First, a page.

The fourth promise builds on the third by declaring that Never again will ‘the overcomers’ leave [the temple] (Rv 3:12). These people who have been forced to live outside their city so often because of the earthquakes will never again be forced to leave the protection of God’s presence. They will live and breathe and eat and play and rest and work in the presence of the living God where nothing will ever harm or endanger them again. As Romans 8:38-39 declares, “For I am convinced that neither death nor life, neither angels nor demons, neither the present nor the future, nor any powers, neither height nor depth, nor anything else in all creation, will be able to separate us from the love of God that is in Christ Jesus our Lord.” Do you see how these promises and rewards would be encouraging and how they are intensifying in their nature?
The fifth, sixth and seventh promises all refer to the receiving of new names. If you will recall, Philadelphia, as a city had changed its name twice in its history, each time thinking the new name a greater honor to ‘the god Caesar’ than the previous name. Jesus tells these name-changing citizens that part of their reward will be 3 new names better than any imperial name for these names will be the very names of God written upon their life. I will write on him the name of my God and the name of the city of my God, the new Jerusalem, which is coming down out of heaven from my God; and I will also write on him my new name (Rv 3:12).
Think about that for a moment. God is the living God, who never dies, never changes, and never is overthrown or defeated. And this all-powerful, all radiant, all holy, all wonderful living God is promising to write his name upon us. We will be known as his and what is more we will belong to him. And to make it even more magnificent, in the ancient world, the act of naming something was considered the ability to impart the qualities of the name onto the person. So, if I call someone Peter, I am imparting the qualities of strength and hardness to them. If I call someone Sophia, I am imparting the qualities of wisdom to them. So given that cultural understanding, Jesus is promising that the faithful overcomer, the one who lives his life and keeps his words in conformity with the Christ’s will actually become an inheritor of God’s qualities and his nature and his kingdom and his son – He/She will be faithful, Holy, True, Alive… Does that just boggle your mind. No wonder the scriptures declare, “God and Father of our Lord Jesus Christ, who has blessed us in the heavenly realms with every spiritual blessing in Christ” (Eph 1:3).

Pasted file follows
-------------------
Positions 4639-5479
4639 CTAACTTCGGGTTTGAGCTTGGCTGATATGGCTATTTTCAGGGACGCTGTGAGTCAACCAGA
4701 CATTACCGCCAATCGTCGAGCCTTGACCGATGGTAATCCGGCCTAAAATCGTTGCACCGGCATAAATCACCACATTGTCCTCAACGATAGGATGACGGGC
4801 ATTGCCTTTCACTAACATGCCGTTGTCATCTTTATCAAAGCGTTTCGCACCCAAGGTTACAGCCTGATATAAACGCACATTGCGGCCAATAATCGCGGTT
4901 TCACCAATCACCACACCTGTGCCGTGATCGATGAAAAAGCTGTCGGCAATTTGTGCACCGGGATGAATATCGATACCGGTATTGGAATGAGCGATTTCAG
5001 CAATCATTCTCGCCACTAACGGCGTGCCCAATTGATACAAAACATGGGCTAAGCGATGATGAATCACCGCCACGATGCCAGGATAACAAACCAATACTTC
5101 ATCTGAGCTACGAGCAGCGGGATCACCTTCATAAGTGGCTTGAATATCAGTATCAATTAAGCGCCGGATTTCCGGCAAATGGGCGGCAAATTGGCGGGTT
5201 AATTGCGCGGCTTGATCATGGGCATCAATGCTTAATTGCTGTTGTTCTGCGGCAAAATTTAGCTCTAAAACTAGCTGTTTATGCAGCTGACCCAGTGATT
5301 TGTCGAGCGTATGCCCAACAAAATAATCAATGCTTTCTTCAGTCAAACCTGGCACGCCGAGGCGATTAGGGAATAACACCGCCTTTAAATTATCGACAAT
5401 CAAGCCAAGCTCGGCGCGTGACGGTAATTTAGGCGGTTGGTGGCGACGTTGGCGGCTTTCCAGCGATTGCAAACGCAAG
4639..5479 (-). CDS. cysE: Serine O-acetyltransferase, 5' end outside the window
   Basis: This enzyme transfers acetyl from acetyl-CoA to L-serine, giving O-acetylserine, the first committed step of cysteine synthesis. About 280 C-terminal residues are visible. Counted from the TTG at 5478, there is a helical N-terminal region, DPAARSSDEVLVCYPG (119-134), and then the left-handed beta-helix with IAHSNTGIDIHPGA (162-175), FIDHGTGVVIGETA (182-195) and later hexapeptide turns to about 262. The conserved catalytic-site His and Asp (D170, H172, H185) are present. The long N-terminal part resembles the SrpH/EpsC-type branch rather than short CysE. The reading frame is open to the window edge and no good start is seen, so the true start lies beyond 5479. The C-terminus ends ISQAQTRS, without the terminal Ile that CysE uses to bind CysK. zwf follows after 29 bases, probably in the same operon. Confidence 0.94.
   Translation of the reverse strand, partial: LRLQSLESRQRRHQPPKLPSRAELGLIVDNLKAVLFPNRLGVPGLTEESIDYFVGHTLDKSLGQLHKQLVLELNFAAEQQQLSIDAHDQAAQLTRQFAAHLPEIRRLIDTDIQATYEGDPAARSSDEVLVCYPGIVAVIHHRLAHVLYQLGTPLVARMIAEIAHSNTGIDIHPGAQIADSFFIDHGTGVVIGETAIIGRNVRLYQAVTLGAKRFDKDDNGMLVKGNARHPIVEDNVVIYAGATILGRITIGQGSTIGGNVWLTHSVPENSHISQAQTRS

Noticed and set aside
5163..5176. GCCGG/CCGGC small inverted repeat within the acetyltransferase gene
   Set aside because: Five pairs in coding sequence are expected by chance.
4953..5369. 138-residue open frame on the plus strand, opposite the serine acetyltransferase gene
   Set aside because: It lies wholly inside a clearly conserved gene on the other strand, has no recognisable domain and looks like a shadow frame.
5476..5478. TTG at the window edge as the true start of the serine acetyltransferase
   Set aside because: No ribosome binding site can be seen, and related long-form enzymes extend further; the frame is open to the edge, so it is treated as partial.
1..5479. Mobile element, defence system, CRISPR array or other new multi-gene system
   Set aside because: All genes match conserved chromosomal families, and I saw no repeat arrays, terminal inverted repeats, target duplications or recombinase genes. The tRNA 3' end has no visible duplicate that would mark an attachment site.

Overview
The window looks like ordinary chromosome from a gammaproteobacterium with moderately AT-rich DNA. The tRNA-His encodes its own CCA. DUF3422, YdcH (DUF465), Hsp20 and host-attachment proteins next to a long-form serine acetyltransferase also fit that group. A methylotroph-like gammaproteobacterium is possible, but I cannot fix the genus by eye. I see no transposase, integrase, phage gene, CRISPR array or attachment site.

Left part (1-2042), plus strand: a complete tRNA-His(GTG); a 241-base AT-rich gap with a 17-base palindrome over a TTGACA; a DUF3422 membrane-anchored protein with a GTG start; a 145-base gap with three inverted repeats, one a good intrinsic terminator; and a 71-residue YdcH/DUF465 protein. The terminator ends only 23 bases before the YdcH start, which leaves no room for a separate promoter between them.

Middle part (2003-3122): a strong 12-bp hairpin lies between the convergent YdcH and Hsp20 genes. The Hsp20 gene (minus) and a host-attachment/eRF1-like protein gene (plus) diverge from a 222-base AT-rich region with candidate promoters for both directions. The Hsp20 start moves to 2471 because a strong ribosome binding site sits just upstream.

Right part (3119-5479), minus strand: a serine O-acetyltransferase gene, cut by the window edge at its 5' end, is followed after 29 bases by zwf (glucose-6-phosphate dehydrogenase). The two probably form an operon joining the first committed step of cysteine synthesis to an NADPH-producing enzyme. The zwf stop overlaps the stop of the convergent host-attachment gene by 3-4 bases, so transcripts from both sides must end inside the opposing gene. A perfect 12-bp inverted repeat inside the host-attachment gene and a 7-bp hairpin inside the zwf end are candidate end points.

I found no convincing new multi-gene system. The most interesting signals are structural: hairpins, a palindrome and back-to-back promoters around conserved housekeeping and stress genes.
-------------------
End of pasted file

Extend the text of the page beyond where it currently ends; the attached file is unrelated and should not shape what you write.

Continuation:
I don’t know about you, but those rewards sound pretty amazing and appealing and quite a good payoff for the suffering and persecution that one is bound to undergo in this world. So people of God, hear the words of Christ, pay attention, weigh his command, consider his promises and determine whether or not you will keep his words in your life and confess his name with your mouth and so be saved to enjoy the full reward of God.
1 “The greatest earthquake which has occurred in our memory was in the reign of Tiberius3, by which twelve cities of Asia were laid prostrate in one night.” Note 3 “U.C. 770; A.D. 17. We have an account of this event in Strabo, xii. 57; in Tacitus, Ann. ii. 47; and in the Universal History, xiv. 129, 130. We are informed by Hardouin, that coins are still in existence which were struck to commemorate the liberality of the emperor on the occasion, inscribed “civitatibus Asiæ restitutis.” Lemaire, i. 410.” At http://www.perseus.tufts.edu/hopper/text?doc=Perseus%3Atext%3A1999.02.0137%3Abook%3D2%3Achapter%3D86 accessed 10 Sept 2013 1:46 p.m.
2 Dr. Kim Riddlebarger, Sermon 8 on Rev 3:7-13 in Revelation series, http://kimriddlebarger.squarespace.com/downloadable-sermons-on-the-bo/